Amazon EventBridge event patterns - Amazon EventBridge

Amazon EventBridge event patterns

Event patterns have the same structure as the events they match. Rules use event patterns to select events and send them to targets. An event pattern either matches an event or it doesn't.

The following event shows a simple AWS event from Amazon EC2.

{ "version": "0", "id": "6a7e8feb-b491-4cf7-a9f1-bf3703467718", "detail-type": "EC2 Instance State-change Notification", "source": "aws.ec2", "account": "111122223333", "time": "2017-12-22T18:43:48Z", "region": "us-west-1", "resources": [ "arn:aws:ec2:us-west-1:123456789012:instance/i-1234567890abcdef0" ], "detail": { "instance-id": "i-1234567890abcdef0", "state": "terminated" } }

The following event pattern processes all Amazon EC2 instance-termination events.

{ "source": ["aws.ec2"], "detail-type": ["EC2 Instance State-change Notification"], "detail": { "state": ["terminated"] } }

Create event patterns

To create an event pattern, you specify the fields of an event that you want the event pattern to match. Only specify the fields that you use for matching. The previous event pattern example only provides values for three fields: the top-level fields “source” and “detail-type”, and the “state” field inside the “detail” object field. EventBridge ignores all the other fields in the event when applying the rule.

For an event pattern to match an event, the event must contain all the field names listed in the event pattern. The field names must also appear in the event with the same nesting structure.

EventBridge ignores the fields in the event that aren't included in the event pattern . The effect is that there is a "*": "*" wildcard for fields that don't appear in the event pattern.

The values that event patterns match follow JSON rules. You can include strings enclosed in quotation marks ("), numbers, and the keywords true, false, and null.

For strings, EventBridge uses exact character-by-character matching without case-folding or any other string normalization.

For numbers, EventBridge uses string representation. For example, 300, 300.0, and 3.0e2 are not considered equal.

When you write event patterns to match events, you can use the TestEventPattern API or the test-event-pattern CLI command to test that your pattern matches the correct events. For more information, see TestEventPattern.

Here's a summary of all the comparison operators available in EventBridge:

Comparison Example Rule syntax

Null

UserID is null

“UserID”: [ null ]

Empty

LastName is empty

“LastName”: [“”]

Equals

Name is “Alice”

“Name”: [ “Alice” ]

And

Location is “New York” and Day is “Monday”

“Location”: [ “New York” ], “Day”: [“Monday”]

Or

PaymentType is “Credit” or “Debit”

“PaymentType”: [ “Credit”, “Debit”]

Not

Weather is anything but “Raining”

“Weather”: [ { “anything-but”: [ “Raining” ] } ]

Numeric (equals)

Price is 100

“Price”: [ { “numeric”: [ “=”, 100 ] } ]

Numeric (range)

Price is more than 10, and less than or equal to 20

“Price”: [ { “numeric”: [ “>”, 10, “≤", 20 ] } ]

Exists

ProductName exists

“ProductName”: [ { “exists”: true } ]

Does not exist

ProductName does not exist

“ProductName”: [ { “exists”: false } ]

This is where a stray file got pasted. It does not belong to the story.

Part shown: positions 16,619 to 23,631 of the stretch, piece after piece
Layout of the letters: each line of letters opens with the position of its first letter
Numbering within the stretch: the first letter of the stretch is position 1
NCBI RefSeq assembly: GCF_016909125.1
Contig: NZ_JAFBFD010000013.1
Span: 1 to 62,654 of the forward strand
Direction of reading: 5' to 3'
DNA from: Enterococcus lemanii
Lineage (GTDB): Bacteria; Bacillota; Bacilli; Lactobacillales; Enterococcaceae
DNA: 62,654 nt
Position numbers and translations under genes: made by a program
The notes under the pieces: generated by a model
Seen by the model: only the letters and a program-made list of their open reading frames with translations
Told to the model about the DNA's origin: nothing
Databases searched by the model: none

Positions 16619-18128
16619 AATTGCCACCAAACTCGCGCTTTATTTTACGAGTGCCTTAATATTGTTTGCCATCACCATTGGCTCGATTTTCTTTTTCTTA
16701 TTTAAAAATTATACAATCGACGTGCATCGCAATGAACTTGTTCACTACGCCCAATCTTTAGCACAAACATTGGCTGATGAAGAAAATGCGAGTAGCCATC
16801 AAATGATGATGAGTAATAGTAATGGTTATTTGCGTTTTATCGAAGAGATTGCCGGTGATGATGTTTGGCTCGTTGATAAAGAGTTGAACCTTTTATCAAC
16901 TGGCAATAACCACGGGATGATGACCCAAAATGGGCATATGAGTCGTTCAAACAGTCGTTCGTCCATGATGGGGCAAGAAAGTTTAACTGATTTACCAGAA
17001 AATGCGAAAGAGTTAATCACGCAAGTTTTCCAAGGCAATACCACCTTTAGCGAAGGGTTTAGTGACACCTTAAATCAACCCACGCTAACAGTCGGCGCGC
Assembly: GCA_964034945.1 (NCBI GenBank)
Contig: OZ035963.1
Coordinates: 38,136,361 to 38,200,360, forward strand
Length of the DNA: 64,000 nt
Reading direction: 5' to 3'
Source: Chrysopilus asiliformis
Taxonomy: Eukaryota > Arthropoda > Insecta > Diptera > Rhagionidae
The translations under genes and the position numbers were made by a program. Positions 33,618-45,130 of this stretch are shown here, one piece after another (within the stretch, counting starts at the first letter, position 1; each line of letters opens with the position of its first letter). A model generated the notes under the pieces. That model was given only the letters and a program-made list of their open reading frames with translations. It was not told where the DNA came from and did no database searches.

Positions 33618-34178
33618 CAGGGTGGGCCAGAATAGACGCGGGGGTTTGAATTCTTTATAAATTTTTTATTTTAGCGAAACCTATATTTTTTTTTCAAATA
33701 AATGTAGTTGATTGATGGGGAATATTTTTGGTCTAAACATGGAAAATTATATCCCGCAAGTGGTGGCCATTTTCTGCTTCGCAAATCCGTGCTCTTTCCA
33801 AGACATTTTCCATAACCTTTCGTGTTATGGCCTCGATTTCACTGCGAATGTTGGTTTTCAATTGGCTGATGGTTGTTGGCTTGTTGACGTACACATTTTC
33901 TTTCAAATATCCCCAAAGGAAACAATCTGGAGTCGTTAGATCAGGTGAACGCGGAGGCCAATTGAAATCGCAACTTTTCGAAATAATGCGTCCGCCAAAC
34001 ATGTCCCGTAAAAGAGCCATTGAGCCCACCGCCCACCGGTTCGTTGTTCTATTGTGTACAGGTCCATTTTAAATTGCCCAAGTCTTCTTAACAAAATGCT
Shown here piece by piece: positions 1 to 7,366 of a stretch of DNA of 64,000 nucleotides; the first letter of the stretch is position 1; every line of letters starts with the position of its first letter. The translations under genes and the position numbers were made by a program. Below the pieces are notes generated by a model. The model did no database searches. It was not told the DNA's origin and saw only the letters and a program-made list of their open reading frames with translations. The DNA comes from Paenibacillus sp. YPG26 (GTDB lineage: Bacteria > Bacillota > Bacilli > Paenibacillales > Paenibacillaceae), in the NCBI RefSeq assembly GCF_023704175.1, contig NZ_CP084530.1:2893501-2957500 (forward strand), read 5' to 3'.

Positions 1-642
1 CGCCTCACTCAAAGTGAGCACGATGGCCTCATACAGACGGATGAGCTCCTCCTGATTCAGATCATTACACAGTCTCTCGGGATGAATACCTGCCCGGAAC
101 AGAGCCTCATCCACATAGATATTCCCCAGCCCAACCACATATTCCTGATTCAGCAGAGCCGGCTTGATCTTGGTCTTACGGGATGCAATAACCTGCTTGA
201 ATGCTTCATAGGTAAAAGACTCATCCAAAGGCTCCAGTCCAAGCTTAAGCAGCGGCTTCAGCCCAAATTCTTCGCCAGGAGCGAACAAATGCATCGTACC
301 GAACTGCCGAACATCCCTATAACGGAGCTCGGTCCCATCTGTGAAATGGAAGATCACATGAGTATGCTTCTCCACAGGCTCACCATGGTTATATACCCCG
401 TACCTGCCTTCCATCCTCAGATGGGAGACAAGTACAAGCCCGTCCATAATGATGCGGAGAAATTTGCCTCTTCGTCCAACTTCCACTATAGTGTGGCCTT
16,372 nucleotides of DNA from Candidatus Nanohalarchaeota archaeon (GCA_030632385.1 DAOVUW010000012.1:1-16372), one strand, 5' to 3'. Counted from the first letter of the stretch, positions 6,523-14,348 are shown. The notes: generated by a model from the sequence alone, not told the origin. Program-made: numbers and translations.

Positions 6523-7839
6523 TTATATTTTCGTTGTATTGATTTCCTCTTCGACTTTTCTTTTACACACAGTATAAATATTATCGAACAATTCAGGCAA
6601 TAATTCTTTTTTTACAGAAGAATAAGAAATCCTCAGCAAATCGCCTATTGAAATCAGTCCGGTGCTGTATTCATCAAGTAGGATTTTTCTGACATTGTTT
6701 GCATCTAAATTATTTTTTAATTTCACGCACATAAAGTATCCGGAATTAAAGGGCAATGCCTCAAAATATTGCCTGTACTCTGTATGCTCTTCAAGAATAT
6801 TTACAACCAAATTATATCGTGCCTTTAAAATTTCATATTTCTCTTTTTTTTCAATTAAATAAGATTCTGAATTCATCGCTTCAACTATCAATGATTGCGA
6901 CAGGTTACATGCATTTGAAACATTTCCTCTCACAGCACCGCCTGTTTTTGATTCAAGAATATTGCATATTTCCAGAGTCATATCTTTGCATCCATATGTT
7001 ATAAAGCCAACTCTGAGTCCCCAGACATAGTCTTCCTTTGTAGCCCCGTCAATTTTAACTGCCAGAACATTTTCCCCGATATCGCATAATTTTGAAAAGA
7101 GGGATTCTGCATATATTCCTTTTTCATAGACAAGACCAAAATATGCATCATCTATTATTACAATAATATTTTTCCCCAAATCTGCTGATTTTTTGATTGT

Begins with

Region is in the US

“Region”: [ {“prefix”: “us-“ } ]

Match Values

In an event pattern, the value to match is in a JSON array, surrounded by square brackets (“[”, “]”) so that you can provide multiple values. For example, to match events from Amazon EC2 or AWS Fargate, you could use the following pattern, which matches events where the value for the "source" field is either "aws.ec2" or "aws.fargate".

{ "source": ["aws.ec2", "aws.fargate"] }

Example events and event patterns

You can use all of the JSON data types and values to match events. The following examples show events and the event patterns that match them.

Field matching

You can match on the value of a field. Consider the following Amazon EC2 Auto Scaling event.

{ "version": "0", "id": "3e3c153a-8339-4e30-8c35-687ebef853fe", "detail-type": "EC2 Instance Launch Successful", "source": "aws.autoscaling", "account": "123456789012", "time": "2015-11-11T21:31:47Z", "region": "us-east-1", "resources": [], "detail": { "eventVersion": "", "responseElements": null } }

For the preceding event, you can use the “responseElements” field to match.

{ "source": ["aws.autoscaling"], "detail-type": ["EC2 Instance Launch Successful"], "detail": { "responseElements": [null] } }

Value matching

Consider the following Amazon Macie Classic event, which is truncated.

{ "version": "0", "id": "3e355723-fca9-4de3-9fd7-154c289d6b59", "detail-type": "Macie Alert", "source": "aws.macie", "account": "123456789012", "time": "2017-04-24T22:28:49Z", "region": "us-east-1", "resources": [ "arn:aws:macie:us-east-1:123456789012:trigger/trigger_id/alert/alert_id", "arn:aws:macie:us-east-1:123456789012:trigger/trigger_id" ], "detail": { "notification-type": "ALERT_CREATED", "name": "Scanning bucket policies", "tags": [ "Custom_Alert", "Insider" ], "url": "https://lb00.us-east-1.macie.aws.amazon.com/111122223333/posts/alert_id", "alert-arn": "arn:aws:macie:us-east-1:123456789012:trigger/trigger_id/alert/alert_", "risk-score": 80, "trigger": { "rule-arn": "arn:aws:macie:us-east-1:123456789012:trigger/trigger_id", "alert-type": "basic", "created-at": "2017-01-02 19:54:00.644000", "description": "Alerting on failed enumeration of large number of bucket policie "risk": 8 }, "created-at": "2017-04-18T00:21:12.059000", . . .

The following event pattern matches any event that has a risk score of 80 and a trigger risk of 8.

{ "source": ["aws.macie"], "detail-type": ["Macie Alert"], "detail": { "risk-score": [80], "trigger": { "risk": [8] } } }